“The administration has yet to impose congressionally mandated sanctions in response to the attempted murder of anti-corruption activist Alexey Navalny, as required under the Chemical and Biological Weapons Act,” said Sen. Robert Menendez during a nominations hearing for several State Department and USAID nominees. “These sanctions were due on June the second.”
Menendez pointed out that while these sanctions have been pending since the Trump administration, neither administration has acted on them.
The Biden administration sanctioned a number of Russian officials and entities in March for Navalny’s poisoning in August, including two of President Vladimir Putin’s deputy chiefs of staff, two Russian defense ministers, the Russian prosecutor general, the director of the Federal Penitentiary Service and the head of Russia’s security services, the FSB, as well as the FSB as an entity.
However, the administration has not applied sanctions mandated by Congress under the Chemical and Biological Weapons Act, according to Menendez.
The State Department has not yet responded to CNN’s request for comment.
There is bipartisan concern in Congress over the Biden administration not yet imposing these sanctions. Just before President Joe Biden’s summit with Russian President Vladimir Putin in June, Sen. Jim Risch, the GOP Ranking Member of the Senate Foreign Relations Committee, and Rep. Michael McCaul, the GOP Ranking Member of the House Foreign Affairs Committee, sent a letter to Biden urging him to impose the sanctions.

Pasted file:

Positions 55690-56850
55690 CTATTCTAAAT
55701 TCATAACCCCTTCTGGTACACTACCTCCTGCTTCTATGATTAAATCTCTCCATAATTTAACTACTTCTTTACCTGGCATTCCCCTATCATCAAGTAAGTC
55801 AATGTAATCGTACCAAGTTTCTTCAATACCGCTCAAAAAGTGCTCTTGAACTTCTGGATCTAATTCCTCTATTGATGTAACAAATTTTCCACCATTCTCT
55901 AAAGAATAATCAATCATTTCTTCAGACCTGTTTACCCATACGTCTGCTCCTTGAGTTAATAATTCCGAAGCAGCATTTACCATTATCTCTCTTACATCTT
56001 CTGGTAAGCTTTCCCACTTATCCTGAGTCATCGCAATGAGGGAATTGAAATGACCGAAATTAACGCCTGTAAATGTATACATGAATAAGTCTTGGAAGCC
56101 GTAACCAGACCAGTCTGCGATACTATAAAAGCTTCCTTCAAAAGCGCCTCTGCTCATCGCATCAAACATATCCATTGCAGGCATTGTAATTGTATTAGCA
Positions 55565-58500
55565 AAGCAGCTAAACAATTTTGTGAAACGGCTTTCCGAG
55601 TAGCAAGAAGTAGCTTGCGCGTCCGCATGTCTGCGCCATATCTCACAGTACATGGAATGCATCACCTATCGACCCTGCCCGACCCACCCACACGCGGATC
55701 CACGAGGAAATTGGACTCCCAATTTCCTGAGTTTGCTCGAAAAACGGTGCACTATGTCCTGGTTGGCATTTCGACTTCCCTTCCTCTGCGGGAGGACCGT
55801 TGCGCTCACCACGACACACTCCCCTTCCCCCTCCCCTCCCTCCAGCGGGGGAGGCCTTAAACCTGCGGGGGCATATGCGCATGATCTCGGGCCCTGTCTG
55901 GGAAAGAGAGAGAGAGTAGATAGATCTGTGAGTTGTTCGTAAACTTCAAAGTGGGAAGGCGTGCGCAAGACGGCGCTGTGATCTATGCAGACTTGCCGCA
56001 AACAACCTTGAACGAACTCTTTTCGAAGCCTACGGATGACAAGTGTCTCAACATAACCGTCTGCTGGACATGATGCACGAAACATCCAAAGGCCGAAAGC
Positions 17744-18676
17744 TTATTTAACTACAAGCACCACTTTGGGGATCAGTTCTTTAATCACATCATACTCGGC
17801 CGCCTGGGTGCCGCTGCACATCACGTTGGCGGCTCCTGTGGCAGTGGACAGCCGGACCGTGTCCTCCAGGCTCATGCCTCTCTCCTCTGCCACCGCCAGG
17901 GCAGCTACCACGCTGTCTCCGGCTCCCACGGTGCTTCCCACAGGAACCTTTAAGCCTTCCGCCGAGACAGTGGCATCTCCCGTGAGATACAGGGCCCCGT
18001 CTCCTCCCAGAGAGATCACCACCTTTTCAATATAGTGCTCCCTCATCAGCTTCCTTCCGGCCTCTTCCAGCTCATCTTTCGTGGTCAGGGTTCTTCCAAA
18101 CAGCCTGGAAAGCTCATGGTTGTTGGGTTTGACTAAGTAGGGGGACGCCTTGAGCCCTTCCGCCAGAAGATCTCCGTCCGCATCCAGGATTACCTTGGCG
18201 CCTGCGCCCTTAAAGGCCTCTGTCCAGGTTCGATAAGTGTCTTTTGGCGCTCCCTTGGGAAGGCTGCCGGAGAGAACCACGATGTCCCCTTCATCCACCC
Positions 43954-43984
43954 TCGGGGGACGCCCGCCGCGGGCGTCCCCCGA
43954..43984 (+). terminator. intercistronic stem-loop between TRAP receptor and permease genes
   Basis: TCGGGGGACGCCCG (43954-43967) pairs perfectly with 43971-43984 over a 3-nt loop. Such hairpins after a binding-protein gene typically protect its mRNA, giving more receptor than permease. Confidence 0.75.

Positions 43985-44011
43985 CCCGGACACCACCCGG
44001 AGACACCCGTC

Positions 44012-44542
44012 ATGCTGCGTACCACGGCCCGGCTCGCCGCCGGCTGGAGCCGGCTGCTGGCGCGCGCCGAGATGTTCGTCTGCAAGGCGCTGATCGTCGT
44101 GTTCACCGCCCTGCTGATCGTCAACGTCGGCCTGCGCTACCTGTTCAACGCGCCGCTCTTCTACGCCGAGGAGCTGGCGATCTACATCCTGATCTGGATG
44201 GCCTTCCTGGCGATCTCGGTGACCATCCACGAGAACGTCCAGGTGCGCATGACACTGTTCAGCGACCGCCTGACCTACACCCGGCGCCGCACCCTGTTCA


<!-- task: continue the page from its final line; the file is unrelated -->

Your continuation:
“The delay of the imposition of these sanctions runs directly counter to your Administration’s stated goal of using the summit with President Putin to defend our democratic values in the face of Putin’s authoritarian rule,” wrote Risch and McCaul.
Biden said in remarks after the summit that he warned Putin of consequences if Navalny were to die in prison.
The US intelligence community concluded with high confidence that Russian security services poisoned Navalny with a banned nerve agent called Novichok. Navalny went to Germany for treatment and was arrested upon his return to Russia in January. A CNN and Bellingcat investigation identified FSB specialists who trailed Navalny prior to his poisoning.
Even after the March sanctions, campaigners have been calling for the US to impose further sanctions to hold Moscow accountable for targeting Navalny.
Shortly after Biden met with Putin, National Security Adviser Jake Sullivan told CNN said the US was preparing more sanctions in response to Navalny’s poisoning but was vague about timing.
“We are preparing another package of sanctions to apply in this case,” Sullivan said about Navalny on “State of the Union,” referring to Navalny. Asked about timing, Sullivan said sanctions would happen “as soon as we develop the packages to ensure that we’re getting the right targets.”